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Short Thoughts on Creating Universal Fear


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Short Thoughts on Creating Universal Fear

By

Michaelbrent Collings


Unlocking fear is a personal thing - both for the reader and the writer. A few things to remember:

Fear isn't felt when you TELL how scary something is for your characters. It's only felt when your characters ACT scared in situations that are SHOWN to be scary.

The real goal isn't to make your characters feel fear, it's to make your AUDIENCE afraid. And the way you do them is to make them understand the character's terror - or better yet, by creating situations that are universally terrifying.

Example: you create sympathy for a character and who may now lose another... scary for the character, and possibly makes the reader's pulse race. But that's not really terror, that's SUSPENSE.

Now, make that same scene happen in the middle of a dark penitentiary for the criminally insane, with both a madman who loves killing children and a monster on the loose (this is, FYI, a huge part of the plot of my book THE LOON), and now you have TERROR. Because there's a chance of real loss in a situation that would terrify ANYONE.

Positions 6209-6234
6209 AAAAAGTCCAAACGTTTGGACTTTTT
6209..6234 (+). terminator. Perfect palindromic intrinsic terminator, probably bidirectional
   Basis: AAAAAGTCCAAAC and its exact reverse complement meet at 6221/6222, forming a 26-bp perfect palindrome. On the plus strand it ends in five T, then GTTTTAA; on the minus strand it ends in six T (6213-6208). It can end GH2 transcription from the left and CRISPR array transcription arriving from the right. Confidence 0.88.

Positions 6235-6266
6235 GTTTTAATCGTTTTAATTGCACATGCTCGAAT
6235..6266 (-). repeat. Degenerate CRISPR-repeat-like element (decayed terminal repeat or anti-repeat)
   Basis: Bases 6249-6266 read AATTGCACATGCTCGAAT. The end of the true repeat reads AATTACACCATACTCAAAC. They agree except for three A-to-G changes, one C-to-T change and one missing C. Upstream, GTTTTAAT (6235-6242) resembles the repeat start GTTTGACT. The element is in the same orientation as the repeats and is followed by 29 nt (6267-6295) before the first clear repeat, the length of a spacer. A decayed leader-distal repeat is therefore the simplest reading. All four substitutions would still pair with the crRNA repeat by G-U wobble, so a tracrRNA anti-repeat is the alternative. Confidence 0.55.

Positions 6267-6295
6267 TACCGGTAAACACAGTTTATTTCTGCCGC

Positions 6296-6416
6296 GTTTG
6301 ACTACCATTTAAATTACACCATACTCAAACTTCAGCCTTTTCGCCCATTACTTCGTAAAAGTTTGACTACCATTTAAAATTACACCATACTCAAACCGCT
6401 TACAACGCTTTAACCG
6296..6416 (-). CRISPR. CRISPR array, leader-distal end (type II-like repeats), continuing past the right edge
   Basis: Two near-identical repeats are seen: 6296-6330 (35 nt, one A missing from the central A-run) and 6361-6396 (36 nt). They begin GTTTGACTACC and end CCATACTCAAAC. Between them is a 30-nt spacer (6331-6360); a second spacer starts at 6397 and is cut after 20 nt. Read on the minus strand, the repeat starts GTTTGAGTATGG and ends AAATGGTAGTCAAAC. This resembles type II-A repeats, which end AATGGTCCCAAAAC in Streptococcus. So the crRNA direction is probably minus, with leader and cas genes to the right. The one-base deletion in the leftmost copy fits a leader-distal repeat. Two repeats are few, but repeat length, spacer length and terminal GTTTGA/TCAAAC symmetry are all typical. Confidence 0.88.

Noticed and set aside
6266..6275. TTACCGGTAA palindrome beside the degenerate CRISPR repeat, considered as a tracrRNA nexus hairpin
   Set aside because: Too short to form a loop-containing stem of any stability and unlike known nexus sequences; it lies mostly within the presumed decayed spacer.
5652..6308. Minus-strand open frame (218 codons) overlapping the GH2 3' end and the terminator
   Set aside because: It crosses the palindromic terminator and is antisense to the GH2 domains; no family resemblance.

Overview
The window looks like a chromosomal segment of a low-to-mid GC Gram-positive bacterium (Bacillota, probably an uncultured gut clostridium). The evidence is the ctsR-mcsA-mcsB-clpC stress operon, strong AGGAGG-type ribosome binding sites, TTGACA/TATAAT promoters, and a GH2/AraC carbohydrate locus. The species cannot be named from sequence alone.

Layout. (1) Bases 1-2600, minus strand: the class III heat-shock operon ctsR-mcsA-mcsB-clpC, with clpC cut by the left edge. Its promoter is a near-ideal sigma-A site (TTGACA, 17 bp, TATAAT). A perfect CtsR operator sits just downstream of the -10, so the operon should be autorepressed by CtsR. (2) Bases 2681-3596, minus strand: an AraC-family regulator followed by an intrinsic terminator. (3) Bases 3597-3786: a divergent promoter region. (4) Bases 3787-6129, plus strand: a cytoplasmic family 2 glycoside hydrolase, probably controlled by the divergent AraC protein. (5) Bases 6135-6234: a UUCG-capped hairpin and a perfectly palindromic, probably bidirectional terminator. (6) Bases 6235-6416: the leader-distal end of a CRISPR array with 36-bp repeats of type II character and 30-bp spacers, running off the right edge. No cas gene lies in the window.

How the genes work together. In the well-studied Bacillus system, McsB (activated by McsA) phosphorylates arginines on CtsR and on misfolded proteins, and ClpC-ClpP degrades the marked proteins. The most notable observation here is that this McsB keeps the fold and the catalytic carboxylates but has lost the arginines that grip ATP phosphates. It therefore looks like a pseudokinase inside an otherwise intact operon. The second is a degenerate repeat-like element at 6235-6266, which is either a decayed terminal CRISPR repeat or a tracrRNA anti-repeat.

Create situations that are universally understood, and universally terrifying. And to do that, a good place to start is: "What terrifies ME?" Because if you wouldn't crap your pants in the situation you put your characters in, you can't expect your audience to worry much, either.

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Michaelbrent Collings is an internationally bestselling novelist and screenwriter. You can find him on Facebook at facebook.com/MichaelbrentCollings, on Twitter @mbcollings, or you can sign up for his mailing list here.